The rationale underlying the Martocchio court's decision applies with equal force here. As a matter of express public policy, insurance is available to cover the risk of the insured's negligence, but not the risk of his or her willful act. (Ins. Code, § 533.) Civil Code section 1668 provides, in relevant part: "All contracts which have for their object, directly or indirectly, to exempt anyone from responsibility for his [or her] ... violation of law, whether willful or negligent, are against the policy of the law." Moreover, as this court noted in State Farm Fire & Cas. Co. v. Superior Court (1987) 191 Cal. App. 3d 74 [236 Cal. Rptr. 216], an insurer is not liable for punitive damages awarded against its insured, and there is "[n]o conceivable justification ... for allowing an individual to pass on" to the insurer liability for restitution ordered as punishment in a criminal case. (State Farm Fire & Cas. Co. v. Superior Court, supra, 191 Cal. App. 3d 74, 77-78.)

Baker argues that because the drunk driver's insurance policy provides for defense and indemnification against the victim's damage claims, it should be interpreted to cover the victim's claim against the insured for section 1021.4 attorney fees as well. The argument ignores a fundamental difference between the claims. It is the negligence of the insured, not his or her intoxication, that gives rise to the insurer's duty to indemnify the insured for the victim's damages. But it is the felony conviction of the insured, and only the felony conviction, that allows the victim to claim entitlement to attorney's fees under section 1021.4. In the case of drunk driving, the felony conviction requires proof (1) the defendant drove a vehicle while under the influence of an alcoholic beverage, (2) concurrently committed an unlawful act or neglected a legal duty in driving, and (3) by that act or omission caused injury [20 Cal. App. 4th 926] to a third person. (Veh. Code, § 23153; People v. Ferrara (1988) 202 Cal. App. 3d 201, 206 [248 Cal. Rptr. 311].) In light of the statutory and common law noted above, it is appropriate to require the insurer of a drunk driver to pay damages to the injured claimant, but exonerate the insurer from liability for payment of attorney fees allowed solely because of the insured's felony conviction.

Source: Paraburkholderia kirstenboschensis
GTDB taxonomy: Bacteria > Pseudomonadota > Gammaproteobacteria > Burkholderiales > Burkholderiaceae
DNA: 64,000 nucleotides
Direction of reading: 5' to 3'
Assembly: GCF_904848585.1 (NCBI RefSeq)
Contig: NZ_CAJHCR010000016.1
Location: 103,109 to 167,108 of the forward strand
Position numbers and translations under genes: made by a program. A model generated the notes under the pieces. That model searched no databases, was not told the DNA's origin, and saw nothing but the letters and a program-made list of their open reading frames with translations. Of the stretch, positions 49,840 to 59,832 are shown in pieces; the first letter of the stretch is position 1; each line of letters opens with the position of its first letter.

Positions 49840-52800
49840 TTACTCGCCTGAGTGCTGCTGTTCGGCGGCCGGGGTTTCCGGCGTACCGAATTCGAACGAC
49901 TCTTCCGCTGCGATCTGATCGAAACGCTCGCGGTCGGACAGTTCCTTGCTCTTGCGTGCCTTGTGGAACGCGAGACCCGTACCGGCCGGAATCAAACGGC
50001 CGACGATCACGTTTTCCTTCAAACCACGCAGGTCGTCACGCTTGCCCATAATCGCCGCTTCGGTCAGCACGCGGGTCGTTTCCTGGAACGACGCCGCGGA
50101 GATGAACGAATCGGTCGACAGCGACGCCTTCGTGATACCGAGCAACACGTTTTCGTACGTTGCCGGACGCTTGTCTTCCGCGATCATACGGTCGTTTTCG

We recognize there will be occasions when the drunk driver will be judgment-proof, and, in such cases, section 1021.4 will accomplish neither of its purposes: The victim will not be compensated, and the felon will not be deterred. But it is our province to follow the law, not to determine its wisdom. fn. 2 And as a matter of law, no contract of insurance may cover the risk of liability for attorney fees under section 1021.4 because the prerequisite to such an award is the insured's felony conviction.

The judgment is affirmed. Mid-Century shall recover its costs on appeal.

Wallin, Acting P. J., and Moore (E. C.), J., fn. * concurred.

FN *. Judge of the Orange Superior Court sitting under assignment by the Chairperson of the Judicial Council.

FN 1. All further statutory references are to the Code of Civil Procedure unless otherwise stated.

FN 2. We note in Sommers v. Erb (1992) 2 Cal. App. 4th 1644 [4 Cal. Rptr. 2d 52], an award of section 1021.4 attorney fees was affirmed, even though the victim of the drunk driver was himself driving under the influence when the accident occurred. The Sommers court observed the statute does not require an "innocent" victim in the context of civil proceedings. The victim's fault, or even his or her criminal conduct, is simply a factor to be considered by the trial court in its discretion to award fees. (2 Cal.App.4th at p. 1650.)

FN *. Judge of the Orange Superior Court sitting under assignment by the Chairperson of the Judicial Council.